deamer package provides routines for non-parametric estimation of the
density f of a variable with additive noise e. The general error model is y=x+e,
where y is the noisy observation, x is the unobserved variable and e is a measurement error.
Technically, the estimation is performed using penalized deconvolution contrasts and data-driven adaptive model-selection.
The estimator is projected on an orthonormal sinus cardinal basis using Fast Fourrier Transform for efficiency.
This technical framework is implemented for three situations depending on the available information or data regarding the noise e. It is assumed in all cases that the noise is homoscedastic and that its charateristic function never vanishes.
Each situation is encapsulated in a specific function:
deamerKE for estimation with known error density. The density of the error is assumed
Gaussian or Laplace with a known mean and standard deviation (Gaussian) or scale parameter (Laplace).
deamerSE for estimation with an auxiliary sample of errors. This situation arises when the density
of e is unknown, but an auxiliary sample of independent and identically distributed pure errors is available.
Examples of such situations are found in engineering for example, when errors can be freely generated by a controlled system (like a measuring device).
deamerRO for estimation with an auxiliary sample of replicate observations (see
deamerRO for a formal definition of replicate observations).
Here, the density of the noise is specifically assumed symmetric around zero.
This situation is likely to arise in biological and medical research, when pure errors cannot be observed but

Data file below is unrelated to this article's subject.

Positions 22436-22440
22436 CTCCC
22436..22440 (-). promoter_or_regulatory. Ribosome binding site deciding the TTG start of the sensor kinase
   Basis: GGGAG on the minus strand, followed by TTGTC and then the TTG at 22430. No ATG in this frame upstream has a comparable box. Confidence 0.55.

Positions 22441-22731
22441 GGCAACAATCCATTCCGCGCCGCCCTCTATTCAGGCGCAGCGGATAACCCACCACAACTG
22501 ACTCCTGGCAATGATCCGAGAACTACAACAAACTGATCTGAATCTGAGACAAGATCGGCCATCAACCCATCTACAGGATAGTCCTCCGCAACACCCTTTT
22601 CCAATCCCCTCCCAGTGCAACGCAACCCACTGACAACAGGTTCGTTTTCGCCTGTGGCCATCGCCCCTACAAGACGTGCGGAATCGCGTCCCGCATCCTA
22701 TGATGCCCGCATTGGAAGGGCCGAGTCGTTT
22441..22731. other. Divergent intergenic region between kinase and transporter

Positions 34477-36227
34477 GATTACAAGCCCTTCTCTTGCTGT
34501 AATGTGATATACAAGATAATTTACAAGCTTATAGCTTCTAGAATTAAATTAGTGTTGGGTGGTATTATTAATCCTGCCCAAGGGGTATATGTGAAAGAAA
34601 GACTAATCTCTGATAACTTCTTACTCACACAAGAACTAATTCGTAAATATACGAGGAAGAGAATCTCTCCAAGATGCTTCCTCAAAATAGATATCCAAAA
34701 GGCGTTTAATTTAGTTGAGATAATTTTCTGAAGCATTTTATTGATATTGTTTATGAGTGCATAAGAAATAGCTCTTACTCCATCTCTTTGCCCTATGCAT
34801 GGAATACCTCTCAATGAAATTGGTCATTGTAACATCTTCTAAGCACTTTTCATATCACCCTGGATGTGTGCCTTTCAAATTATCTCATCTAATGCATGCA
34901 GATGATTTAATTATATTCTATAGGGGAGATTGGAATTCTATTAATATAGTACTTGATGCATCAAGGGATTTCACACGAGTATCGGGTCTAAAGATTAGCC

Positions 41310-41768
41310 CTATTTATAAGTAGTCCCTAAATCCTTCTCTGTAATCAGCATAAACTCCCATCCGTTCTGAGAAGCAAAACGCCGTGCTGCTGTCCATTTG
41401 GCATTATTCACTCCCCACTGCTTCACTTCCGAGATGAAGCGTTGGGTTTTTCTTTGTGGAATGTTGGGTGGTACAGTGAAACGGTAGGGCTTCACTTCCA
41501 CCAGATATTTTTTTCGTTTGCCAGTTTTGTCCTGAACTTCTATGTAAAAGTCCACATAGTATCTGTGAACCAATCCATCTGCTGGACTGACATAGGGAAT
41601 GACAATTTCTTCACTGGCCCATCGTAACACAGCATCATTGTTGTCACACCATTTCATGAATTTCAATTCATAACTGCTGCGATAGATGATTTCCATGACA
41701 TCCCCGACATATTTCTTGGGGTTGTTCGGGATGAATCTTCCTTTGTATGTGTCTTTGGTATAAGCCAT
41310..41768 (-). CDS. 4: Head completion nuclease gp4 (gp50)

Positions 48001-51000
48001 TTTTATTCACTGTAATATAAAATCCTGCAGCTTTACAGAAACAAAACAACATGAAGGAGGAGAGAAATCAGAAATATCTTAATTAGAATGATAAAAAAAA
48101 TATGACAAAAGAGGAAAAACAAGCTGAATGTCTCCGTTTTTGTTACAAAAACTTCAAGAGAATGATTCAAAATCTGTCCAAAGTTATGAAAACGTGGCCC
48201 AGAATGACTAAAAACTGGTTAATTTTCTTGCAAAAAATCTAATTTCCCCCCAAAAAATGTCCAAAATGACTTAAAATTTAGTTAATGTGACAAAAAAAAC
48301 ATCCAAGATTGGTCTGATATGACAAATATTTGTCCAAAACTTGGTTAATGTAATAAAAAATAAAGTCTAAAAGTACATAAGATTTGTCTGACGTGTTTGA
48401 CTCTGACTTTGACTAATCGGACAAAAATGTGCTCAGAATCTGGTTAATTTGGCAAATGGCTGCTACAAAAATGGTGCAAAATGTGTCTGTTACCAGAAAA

replicate (or repeated) noisy observations can be achieved in a sample of individuals.
Each of these functions will produce an object of class
deamer for which generic methods exist.
Alternatively, estimation can also be conducted using the default function
deamer for users familiar with all three situations by specifying
'method' and the appropriate arguments (see
deamer-class and the example within).
It is worth mentionning that unlike any other deconvolution procedure,
not require an estimation of a "bandwidth" parameter prior to density estimation,
thus making the usage much easier.
deamerSE directly handle non-centered noise.
However, none of the
deamer functions are implemented for heteroscedastic errors.
Julien Stirnemann, Adeline Samson, Fabienne Comte with contribution from Claire Lacour.
Maintainer: Julien Stirnemann <firstname.lastname@example.org>
Stirnemann JJ, Comte F, Samson A. Density estimation of a biomedical variable
subject to measurement error using an auxiliary set of replicate observations.
Statistics in medicine. 2012 May 17 [Epub ahead of print]
Comte F, Lacour C. Data-driven density estimation in the presence of additive
noise with unknown distribution. Journal of the Royal Statistical Society:
Series B (Statistical Methodology). 2011 Sep 1;73(4):601-27.
Comte F, Rozenholc Y, Taupin M-L. Penalized Contrast Estimator for Adaptive
Density Deconvolution. The Canadian Journal of Statistics /
La Revue Canadienne de Statistique. 2006; 34(3):431-52.
Comte F, Samson A, Stirnemann J. Deconvolution estimation of onset of pregnancy
with replicate observations [Internet]. 2011 [cited 2011 Oct 25].
Available from: http://hal.archives-ouvertes.fr/hal-00588235_v2/
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